Department of English

Olga Herrera wins Ford Foundation Diversity Fellowship for 2008-09

Sat, August 16, 2008

Olga Lydia Herrera, an English Ph.D. candidate with a concentration in Ethnic and Third World Literature, has been awarded a 2008 Ford Foundation Diversity Fellowship. The Ford Foundation grants awards at the predoctoral, dissertation and postdoctoral levels to students who demonstrate excellence, a commitment to diversity, and a desire to enter the professoriate. Olga will receive one of 36 Dissertation Fellowships awarded this year.

Olga’s dissertation, entitled City of Myth and Muscle: Race, Gender, and Labor in Chicago’s Mexican-American Literature, interrogates the discourse of ambition, labor, and assimilation inherent in the mythology of Chicago as a city of industry. She critically engages the perspectives of four Mexican American authors from Chicago—Carlos Cortez, Carlos Cumpíán, Sandra Cisneros, and Ana Castillo—in dialogue with canonical Chicago writers such as Frank Norris, Upton Sinclair, Theodore Dreiser, Carl Sandburg, and Richard Wright. In doing so, her work examines the textual intersections of race, space, citizenship, and gender, as they complicate the classic American narrative of labor, opportunity, and success. Ultimately, her dissertation argues for a re-visioning of the city that incorporates the complexities of a fluid, transnational experience in order to suggest the future of urban life in a post-industrial America.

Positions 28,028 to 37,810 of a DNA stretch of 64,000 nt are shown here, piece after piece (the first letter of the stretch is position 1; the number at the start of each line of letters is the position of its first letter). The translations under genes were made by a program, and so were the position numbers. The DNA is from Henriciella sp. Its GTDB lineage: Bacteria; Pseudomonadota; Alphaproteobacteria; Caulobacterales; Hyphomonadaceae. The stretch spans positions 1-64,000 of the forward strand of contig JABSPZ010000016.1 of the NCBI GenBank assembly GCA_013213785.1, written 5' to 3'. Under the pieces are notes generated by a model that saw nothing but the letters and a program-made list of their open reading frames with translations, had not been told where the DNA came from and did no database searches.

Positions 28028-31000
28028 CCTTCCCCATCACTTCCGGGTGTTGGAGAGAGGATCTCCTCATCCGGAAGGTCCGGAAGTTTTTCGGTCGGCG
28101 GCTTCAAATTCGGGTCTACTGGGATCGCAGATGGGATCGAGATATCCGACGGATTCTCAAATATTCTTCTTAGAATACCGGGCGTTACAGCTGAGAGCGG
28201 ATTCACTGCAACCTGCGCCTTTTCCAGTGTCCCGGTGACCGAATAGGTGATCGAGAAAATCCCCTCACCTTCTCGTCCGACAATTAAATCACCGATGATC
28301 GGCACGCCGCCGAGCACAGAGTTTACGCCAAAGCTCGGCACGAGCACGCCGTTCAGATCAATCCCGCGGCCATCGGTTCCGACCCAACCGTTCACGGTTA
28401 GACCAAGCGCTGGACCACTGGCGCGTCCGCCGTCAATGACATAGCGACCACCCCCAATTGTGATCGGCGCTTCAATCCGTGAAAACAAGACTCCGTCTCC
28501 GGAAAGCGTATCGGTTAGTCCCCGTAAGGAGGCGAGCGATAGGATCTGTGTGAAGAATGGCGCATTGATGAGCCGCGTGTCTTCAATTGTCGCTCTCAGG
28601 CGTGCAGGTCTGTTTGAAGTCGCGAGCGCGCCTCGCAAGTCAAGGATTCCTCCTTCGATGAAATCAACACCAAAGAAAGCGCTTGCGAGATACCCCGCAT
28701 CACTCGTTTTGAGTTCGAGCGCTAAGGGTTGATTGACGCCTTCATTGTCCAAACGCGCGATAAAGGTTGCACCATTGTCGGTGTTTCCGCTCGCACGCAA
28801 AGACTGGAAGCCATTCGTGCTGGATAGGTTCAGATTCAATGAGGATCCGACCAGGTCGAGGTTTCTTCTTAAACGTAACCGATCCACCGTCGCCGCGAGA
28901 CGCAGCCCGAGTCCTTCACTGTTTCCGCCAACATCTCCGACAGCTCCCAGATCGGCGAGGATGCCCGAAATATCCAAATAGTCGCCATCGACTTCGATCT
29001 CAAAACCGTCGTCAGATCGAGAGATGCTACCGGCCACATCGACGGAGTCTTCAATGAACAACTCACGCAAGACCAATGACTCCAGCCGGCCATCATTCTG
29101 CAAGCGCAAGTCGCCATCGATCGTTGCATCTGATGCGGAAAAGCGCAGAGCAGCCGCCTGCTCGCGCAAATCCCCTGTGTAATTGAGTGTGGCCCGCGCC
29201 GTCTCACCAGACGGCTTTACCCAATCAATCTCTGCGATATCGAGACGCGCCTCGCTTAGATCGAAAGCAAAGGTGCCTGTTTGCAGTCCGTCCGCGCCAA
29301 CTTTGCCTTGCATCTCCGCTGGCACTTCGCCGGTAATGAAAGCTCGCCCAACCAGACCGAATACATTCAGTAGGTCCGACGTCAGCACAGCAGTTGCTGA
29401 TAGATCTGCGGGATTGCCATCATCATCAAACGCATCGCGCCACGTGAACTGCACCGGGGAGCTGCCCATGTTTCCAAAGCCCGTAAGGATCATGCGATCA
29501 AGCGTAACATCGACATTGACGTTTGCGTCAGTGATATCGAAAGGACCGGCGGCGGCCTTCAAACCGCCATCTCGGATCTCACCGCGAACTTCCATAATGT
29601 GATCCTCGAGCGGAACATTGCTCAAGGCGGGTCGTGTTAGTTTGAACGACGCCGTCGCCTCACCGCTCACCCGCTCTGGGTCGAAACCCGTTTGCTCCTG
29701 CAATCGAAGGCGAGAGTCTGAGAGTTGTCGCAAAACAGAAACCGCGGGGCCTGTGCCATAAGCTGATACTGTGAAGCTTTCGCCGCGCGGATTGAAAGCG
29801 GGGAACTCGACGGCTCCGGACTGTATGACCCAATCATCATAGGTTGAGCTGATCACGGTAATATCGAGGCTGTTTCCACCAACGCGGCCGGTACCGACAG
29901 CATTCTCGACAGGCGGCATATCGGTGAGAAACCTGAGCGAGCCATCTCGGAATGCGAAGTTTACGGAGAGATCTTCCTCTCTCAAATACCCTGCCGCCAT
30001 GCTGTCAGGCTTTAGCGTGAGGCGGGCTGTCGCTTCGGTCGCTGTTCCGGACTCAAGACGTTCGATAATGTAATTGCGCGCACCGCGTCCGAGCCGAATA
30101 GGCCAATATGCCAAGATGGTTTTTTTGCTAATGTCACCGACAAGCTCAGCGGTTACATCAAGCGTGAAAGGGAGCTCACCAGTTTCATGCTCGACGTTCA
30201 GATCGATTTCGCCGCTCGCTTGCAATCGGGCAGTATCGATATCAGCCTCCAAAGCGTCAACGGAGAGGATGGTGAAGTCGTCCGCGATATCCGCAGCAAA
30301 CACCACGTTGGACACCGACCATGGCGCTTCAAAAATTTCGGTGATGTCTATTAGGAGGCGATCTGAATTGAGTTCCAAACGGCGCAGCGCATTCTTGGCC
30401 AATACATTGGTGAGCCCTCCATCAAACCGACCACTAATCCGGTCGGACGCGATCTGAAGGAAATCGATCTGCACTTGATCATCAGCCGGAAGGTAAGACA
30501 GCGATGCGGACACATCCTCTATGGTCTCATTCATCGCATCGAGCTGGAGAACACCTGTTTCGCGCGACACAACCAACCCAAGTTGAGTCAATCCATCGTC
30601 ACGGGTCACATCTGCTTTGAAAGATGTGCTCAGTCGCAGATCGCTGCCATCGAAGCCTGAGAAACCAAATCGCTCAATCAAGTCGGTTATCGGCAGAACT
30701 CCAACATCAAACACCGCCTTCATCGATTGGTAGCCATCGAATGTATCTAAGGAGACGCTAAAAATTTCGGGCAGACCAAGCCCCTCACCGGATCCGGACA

Olga’s dissertation is directed by Professor José E. Limón.

Bookmark and Share